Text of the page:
How Is Autism Diagnosed
Autism spectrum disorder (ASD) or Autism, is a developmental disorder that affects communication and behaviour in children. Symptoms of autism may show up during the first two years of childhood. Different autistic children may show different types of symptoms. Although Autism is a lifelong disorder, restorative treatments can help to improve the life of a child.
Signs and Symptoms
Autistic people have difficulty in communication and social interaction, show restricted interests, and display repetitive behaviours. People with ASD make inconsistent eye contact, rarely share activities, respond slowly, have facial expressions, gestures, and movements different from speech, have an unusual voice tone and have difficulty in comprehending others.
Restrictive / Repetitive Behaviour
People with ASD have unusual, repetitive behaviours. They often repeat words or phrases, may show intense interest and focus on certain topics, easily get upset by routine changes, and are less responsive to sensory input.
Autistic people may also experience irritability and sleep problems. Despite many challenges, autistic people may show remarkable abilities such as the ability to learn and remember details, being strong auditory and visual learners, and excellent performers in some disciplines.
Causes and Risk Factors
Research reveals that genetic transformations may lead to ASD. Some risk factors may include low birth weight, older parents, an autistic sibling, and certain genetic conditions like Down syndrome, Rett syndrome, and fragile X syndrome.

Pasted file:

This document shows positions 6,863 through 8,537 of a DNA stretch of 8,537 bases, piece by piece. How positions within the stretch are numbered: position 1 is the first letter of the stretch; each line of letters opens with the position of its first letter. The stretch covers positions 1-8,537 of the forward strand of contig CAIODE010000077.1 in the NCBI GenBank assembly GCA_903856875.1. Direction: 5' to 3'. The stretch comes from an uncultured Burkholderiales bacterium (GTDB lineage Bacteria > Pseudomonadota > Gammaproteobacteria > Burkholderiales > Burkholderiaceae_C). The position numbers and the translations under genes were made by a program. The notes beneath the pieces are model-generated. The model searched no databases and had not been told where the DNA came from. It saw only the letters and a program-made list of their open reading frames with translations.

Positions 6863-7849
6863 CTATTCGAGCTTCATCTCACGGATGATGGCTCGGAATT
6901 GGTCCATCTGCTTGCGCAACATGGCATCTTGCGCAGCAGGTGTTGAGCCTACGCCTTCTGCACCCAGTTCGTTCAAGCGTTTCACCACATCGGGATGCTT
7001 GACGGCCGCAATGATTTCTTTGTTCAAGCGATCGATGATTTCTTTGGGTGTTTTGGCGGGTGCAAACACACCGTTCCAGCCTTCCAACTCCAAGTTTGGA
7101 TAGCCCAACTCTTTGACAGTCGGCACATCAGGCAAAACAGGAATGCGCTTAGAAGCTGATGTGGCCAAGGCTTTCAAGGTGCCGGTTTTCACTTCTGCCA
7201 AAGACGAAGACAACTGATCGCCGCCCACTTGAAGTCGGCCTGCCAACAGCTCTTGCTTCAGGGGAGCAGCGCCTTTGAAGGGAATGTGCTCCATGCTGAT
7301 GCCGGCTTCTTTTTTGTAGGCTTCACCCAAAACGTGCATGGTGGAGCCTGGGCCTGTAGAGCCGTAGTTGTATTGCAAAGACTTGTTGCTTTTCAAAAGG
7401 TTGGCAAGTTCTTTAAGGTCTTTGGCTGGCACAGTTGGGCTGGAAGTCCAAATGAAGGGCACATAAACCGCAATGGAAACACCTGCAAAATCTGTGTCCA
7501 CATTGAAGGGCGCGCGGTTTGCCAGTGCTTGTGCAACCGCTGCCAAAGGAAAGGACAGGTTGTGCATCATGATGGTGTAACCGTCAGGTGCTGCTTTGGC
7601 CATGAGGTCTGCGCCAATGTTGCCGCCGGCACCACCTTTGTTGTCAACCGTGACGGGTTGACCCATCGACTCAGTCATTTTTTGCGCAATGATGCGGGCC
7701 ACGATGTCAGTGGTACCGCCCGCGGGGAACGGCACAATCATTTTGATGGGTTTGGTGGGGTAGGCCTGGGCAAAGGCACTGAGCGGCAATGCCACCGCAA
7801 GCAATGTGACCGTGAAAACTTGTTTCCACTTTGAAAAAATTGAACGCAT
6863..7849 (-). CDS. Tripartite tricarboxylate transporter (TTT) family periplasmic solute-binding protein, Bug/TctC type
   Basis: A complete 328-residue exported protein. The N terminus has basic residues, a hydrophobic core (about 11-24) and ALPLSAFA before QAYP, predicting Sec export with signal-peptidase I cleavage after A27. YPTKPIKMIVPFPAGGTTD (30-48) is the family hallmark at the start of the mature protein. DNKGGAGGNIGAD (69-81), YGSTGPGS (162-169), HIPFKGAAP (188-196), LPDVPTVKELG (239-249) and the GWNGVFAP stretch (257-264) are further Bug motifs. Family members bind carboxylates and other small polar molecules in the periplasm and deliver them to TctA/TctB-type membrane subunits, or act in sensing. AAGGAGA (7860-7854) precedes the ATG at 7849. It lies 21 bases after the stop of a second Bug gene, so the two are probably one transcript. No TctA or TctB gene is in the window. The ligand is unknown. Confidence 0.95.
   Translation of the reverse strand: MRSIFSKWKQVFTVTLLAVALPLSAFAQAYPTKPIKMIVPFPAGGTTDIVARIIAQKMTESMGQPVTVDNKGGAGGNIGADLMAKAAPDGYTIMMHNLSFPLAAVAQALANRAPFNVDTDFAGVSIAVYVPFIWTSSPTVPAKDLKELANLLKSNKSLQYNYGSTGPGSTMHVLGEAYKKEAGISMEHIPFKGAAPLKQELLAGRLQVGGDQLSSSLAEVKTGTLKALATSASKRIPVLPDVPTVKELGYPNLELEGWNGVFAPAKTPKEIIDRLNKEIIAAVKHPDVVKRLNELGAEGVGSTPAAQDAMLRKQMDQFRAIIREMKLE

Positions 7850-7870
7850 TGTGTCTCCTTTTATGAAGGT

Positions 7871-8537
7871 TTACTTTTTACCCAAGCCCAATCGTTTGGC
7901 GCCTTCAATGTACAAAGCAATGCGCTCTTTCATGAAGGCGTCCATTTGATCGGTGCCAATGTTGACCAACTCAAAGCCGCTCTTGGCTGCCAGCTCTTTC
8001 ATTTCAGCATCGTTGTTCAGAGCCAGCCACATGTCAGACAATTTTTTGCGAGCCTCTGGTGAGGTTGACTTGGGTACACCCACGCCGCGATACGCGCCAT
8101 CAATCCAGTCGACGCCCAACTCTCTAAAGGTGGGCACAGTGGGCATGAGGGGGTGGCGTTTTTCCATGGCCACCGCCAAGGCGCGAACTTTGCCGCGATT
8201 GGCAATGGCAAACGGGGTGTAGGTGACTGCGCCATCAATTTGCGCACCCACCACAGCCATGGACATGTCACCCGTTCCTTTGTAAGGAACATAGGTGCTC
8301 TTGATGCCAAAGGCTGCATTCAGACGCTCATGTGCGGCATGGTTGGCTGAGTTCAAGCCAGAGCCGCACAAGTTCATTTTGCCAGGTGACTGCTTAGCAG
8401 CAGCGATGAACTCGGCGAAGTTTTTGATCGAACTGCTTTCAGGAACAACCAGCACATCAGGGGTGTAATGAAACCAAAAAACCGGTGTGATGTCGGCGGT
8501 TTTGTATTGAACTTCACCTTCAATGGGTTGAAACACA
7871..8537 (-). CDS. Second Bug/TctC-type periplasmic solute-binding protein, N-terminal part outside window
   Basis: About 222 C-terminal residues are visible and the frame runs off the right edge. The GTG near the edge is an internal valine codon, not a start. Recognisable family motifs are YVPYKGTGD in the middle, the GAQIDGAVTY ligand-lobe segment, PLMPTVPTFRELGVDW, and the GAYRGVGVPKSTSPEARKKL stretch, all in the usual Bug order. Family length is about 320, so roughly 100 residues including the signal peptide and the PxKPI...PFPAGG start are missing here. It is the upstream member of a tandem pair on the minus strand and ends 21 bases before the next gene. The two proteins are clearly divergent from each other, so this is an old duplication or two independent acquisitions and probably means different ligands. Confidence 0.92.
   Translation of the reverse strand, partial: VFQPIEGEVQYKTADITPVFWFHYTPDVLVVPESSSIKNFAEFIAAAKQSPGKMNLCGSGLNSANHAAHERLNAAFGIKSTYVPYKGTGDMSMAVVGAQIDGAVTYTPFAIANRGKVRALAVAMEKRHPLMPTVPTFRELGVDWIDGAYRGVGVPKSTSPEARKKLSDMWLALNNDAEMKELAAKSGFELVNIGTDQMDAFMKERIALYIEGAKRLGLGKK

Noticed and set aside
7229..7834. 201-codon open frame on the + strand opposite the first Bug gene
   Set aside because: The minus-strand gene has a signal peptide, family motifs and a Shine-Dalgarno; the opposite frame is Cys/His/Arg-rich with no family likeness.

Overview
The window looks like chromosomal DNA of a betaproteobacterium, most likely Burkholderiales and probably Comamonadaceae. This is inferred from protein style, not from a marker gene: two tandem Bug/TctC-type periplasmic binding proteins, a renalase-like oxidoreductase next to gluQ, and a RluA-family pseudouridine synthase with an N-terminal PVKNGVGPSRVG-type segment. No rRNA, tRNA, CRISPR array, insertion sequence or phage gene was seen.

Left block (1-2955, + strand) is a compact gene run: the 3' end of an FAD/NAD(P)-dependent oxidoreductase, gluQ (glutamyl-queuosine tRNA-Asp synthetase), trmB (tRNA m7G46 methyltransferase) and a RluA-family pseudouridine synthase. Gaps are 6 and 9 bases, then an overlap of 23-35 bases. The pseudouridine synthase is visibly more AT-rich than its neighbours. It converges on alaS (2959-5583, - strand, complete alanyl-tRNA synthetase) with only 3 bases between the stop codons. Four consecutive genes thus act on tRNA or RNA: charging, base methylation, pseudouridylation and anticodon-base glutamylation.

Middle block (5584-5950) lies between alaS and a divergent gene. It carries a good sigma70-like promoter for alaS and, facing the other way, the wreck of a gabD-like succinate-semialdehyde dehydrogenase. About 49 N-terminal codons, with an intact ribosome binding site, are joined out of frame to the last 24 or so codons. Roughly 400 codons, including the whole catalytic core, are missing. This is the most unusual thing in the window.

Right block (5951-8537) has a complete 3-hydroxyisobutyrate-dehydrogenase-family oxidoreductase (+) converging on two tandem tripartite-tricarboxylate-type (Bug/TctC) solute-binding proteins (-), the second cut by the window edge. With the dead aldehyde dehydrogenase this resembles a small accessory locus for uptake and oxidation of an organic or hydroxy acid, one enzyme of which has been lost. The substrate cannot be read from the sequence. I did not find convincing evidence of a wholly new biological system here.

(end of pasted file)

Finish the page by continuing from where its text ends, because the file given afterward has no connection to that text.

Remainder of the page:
How Is Autism Diagnosed
Diagnosing Young Children
ASD can be diagnosed in young children by a two-stage process. The first step involves general developmental screening and well-child check-ups by a paediatrician or health care provider. The second evaluation involves a team including a developmental paediatrician, a neuropsychologist, a child psychologist, and a speech-language pathologist to check the language abilities, cognitive skills, and age-appropriate skills.
Diagnosing Adolescents And Older Children
In older school-going children, ASD symptoms are often first observed by parents and teachers. An initial evaluation by the special education team of the school may follow next. The children are sent to primary health care providers for further evaluation.
Diagnosis in Adults
In adults, some symptoms of Autism may overlap with other mental-health disorders like attention-deficit/hyperactivity disorder (ADHD) or anxiety. Adults showing signs of ASD must consult a doctor for an ASD evaluation. The doctor can evaluate the adults for challenges in communication and social interaction, sensory issues, restricted interests, and repetitive behaviours.
Treatments and Therapies
Treatment follows after diagnosis. An early treatment is important to help autistic people learn new skills. Although, there no single best recommended treatment for ASD. A patient has to work closely with the healthcare professional to find an appropriate treatment program.
A doctor may recommend medication for treating some common ASD symptoms. Medications are generally provided to help reduce irritability, aggression, hyperactivity, repetitive behaviour, attention problem, anxiety, and depression.
Educational, Behavioural, and Psychological Therapy
Specialized educational, behavioural, and psychological therapy may involve skill-building interventions. These highly-structured, intensive programs may involve parents and siblings as well. These programs help autistic people in learning life-skills to live independently, building strength, reducing challenging behaviours., and learning social, language, and communication skills.
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